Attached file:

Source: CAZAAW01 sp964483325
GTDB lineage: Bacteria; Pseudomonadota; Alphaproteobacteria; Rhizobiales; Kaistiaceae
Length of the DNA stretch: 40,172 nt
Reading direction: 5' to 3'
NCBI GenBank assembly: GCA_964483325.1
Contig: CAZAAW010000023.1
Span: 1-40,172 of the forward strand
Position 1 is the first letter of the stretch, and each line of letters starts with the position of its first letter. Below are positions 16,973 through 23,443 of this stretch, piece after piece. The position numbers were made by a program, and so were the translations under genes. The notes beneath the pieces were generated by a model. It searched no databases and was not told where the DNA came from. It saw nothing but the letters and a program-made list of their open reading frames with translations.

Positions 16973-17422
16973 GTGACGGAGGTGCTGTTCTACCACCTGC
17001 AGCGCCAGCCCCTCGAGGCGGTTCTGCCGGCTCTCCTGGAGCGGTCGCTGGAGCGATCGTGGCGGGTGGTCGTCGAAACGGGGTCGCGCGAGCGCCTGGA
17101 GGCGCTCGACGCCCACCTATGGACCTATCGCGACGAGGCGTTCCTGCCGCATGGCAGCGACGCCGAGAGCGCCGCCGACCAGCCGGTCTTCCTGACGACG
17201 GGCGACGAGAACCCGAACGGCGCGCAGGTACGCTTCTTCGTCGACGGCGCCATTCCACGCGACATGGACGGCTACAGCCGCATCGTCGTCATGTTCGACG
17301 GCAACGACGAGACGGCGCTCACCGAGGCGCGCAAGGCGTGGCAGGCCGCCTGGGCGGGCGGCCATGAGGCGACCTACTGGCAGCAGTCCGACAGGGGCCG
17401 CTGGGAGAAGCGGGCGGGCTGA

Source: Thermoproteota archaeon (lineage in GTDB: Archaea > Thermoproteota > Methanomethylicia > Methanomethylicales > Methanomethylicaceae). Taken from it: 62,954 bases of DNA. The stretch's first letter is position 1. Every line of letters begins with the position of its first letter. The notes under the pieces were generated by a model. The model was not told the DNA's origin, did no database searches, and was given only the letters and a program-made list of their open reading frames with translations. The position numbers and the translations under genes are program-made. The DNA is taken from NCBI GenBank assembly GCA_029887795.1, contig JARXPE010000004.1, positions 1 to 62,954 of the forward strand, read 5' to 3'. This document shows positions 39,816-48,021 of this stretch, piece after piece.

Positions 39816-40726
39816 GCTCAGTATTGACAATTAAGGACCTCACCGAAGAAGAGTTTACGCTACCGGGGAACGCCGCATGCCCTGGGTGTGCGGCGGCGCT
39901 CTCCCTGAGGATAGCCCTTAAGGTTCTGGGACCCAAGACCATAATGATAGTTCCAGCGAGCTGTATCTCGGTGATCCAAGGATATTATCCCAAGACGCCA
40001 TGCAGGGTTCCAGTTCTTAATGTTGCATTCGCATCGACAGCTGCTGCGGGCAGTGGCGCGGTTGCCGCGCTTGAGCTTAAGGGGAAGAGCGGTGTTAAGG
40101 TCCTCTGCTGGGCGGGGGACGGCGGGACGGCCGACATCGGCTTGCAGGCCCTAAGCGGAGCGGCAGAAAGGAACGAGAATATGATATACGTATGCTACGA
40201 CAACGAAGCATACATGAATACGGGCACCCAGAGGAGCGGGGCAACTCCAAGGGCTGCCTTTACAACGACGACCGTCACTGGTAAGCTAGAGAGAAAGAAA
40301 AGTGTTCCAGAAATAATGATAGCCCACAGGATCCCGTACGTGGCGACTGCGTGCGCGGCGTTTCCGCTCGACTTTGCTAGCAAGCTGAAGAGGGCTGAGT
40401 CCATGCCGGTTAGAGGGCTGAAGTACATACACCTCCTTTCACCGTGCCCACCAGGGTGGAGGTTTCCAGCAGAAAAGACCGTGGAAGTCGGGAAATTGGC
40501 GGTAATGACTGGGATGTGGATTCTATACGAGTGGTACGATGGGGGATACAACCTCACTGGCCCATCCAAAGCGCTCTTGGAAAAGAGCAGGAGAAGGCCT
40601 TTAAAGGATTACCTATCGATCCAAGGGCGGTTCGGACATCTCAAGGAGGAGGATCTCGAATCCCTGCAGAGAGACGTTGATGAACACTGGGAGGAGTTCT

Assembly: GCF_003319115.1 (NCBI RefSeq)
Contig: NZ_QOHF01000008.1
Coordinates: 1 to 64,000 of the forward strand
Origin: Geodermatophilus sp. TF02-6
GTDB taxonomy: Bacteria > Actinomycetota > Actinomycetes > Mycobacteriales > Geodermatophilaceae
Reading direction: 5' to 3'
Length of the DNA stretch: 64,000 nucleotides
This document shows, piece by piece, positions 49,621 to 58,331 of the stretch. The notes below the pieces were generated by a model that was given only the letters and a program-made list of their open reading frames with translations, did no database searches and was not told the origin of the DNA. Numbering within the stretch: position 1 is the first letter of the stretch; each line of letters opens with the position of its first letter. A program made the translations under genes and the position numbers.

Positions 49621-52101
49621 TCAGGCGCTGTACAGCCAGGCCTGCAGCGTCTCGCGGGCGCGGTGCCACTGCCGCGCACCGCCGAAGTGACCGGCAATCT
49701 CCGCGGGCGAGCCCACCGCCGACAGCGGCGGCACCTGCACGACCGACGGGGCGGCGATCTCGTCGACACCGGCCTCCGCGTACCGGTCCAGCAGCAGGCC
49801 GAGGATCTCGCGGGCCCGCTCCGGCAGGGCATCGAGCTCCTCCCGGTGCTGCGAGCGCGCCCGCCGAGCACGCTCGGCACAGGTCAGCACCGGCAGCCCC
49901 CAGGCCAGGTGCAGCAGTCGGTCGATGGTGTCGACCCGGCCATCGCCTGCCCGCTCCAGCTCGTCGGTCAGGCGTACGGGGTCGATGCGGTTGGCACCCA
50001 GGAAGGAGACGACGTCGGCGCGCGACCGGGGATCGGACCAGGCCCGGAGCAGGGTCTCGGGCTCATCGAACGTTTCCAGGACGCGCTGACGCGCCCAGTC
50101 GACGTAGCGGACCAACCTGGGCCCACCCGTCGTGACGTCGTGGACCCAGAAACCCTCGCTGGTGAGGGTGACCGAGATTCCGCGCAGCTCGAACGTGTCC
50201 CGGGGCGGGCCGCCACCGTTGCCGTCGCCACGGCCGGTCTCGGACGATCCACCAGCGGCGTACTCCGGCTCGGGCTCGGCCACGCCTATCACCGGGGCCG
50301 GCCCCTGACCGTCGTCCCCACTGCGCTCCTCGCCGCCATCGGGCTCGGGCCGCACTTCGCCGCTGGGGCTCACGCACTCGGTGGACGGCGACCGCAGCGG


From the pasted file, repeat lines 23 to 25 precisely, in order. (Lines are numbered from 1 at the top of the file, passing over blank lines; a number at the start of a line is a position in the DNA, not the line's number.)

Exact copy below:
40301 AGTGTTCCAGAAATAATGATAGCCCACAGGATCCCGTACGTGGCGACTGCGTGCGCGGCGTTTCCGCTCGACTTTGCTAGCAAGCTGAAGAGGGCTGAGT
40401 CCATGCCGGTTAGAGGGCTGAAGTACATACACCTCCTTTCACCGTGCCCACCAGGGTGGAGGTTTCCAGCAGAAAAGACCGTGGAAGTCGGGAAATTGGC
40501 GGTAATGACTGGGATGTGGATTCTATACGAGTGGTACGATGGGGGATACAACCTCACTGGCCCATCCAAAGCGCTCTTGGAAAAGAGCAGGAGAAGGCCT